The Conductors

I was able to find 16 box sets online that include all nine of Bruckner’s symphonies. And that was my criteria: I had to be able to find box sets that were complete – all nine symphonies – at the time of the start of my project. I didn’t want to cobble together a conductor’s complete nine (Gerd Schaller, for example – perhaps my favorite conductor – doesn’t have a box set of Bruckner symphonies; I’d have to spend something like $150 to buy them all separately). I wanted to let my fingers do the searching on Amazon and buy sets that were readily available, that anyone else could buy, too.

I discovered two box sets that I thought were from single conductors (the Bruckner Collection and the Heinz Rogner sets) are actually comprised of interpretations by several different conductors. But I listed them below (and listened to them in my project) in the order of the principle name on, or of, the box set. Hence Bruckner Collection is under “C.” The Heinz Rogner set is under “R.”

One conductor (Eugen Jochum) has two complete Bruckner symphony sets available, from two different orchestras, on two different record labels, recorded in two different decades. So I listened to them both. They are listed below.

To my knowledge there are more than 16-18 different conductors and 16 box sets.

I have linked the conductor’s (or box set’s) name to where you can buy it on Amazon (and, by all means, buy these box sets; never, ever illegally download them!):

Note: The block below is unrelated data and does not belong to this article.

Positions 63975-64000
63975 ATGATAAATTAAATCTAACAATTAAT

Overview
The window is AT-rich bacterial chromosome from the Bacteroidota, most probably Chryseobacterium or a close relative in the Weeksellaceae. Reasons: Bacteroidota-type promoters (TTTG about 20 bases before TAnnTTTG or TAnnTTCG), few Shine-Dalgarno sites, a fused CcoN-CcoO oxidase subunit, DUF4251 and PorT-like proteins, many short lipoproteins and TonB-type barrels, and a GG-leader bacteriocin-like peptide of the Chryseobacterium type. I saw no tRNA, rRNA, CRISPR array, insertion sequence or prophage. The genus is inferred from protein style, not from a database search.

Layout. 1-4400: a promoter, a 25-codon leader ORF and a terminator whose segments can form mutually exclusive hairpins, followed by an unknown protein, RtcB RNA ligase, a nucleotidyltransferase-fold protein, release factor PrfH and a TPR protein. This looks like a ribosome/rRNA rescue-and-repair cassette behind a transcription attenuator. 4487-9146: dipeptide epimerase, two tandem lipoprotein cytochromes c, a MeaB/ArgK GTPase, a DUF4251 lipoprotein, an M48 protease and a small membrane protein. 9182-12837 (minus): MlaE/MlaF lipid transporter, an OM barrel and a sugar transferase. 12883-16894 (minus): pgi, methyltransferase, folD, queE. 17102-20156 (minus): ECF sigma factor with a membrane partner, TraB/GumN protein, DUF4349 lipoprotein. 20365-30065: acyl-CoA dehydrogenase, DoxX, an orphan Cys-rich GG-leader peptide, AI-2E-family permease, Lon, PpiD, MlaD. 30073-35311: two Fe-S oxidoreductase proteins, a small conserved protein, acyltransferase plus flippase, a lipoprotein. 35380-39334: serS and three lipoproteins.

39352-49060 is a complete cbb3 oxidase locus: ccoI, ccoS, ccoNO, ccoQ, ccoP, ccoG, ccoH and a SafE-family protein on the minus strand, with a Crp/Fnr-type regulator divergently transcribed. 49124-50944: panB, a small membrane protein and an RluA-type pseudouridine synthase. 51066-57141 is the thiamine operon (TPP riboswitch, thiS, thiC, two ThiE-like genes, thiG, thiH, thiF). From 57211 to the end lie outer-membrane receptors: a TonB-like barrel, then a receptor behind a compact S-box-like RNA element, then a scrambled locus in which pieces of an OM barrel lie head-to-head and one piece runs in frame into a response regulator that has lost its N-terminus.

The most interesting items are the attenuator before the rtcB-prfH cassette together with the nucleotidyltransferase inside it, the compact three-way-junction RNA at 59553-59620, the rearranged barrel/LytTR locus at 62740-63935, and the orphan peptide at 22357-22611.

Daniel Barenboim
Riccardo Chailly
Bruckner Collection (a box set of various conductors)
Michael Gielen
Bernard Haitink
Eugen Jochum 1
Eugen Jochum 2
Herbert von Karajan
Lorin Maazel
Kurt Masur
Roberto Paternostro
Heinz Rogner (actually, a box set with other conductors in addition to Rogner)
Stanislaw Skrowaczewski
Sir Georg Stolti
Georg Tintner
Gunter Wand

tintnerbioMy project is to listen to the conductors in alphabetical order, one symphony from each per day.

In other words, for each 16-day period I will listen to one symphony interpreted by a different conductor each day. I started with Symphony No. 1. I will end with Symphony No. 9.

If the conductor, orchestra, date of recording, version of the symphony (Haas, Nowak, or Carrigan), or even record label makes a difference in how Bruckner sounds or feels to me, I should be able to discern it.

For other points of evaluation, see Rating System.

skrowaczewskibioI will also do a little research on each of these conductors to see where they were born, if they’re still alive, how they were/are regarded, etc.

For example, I will read the books Out of Time: The Vexed Life of Georg Tintner and Seeking the Infinite: The Musical Life of Stanislaw Skrowaczewski.

As other bios come to my attention, I’ll read those, too.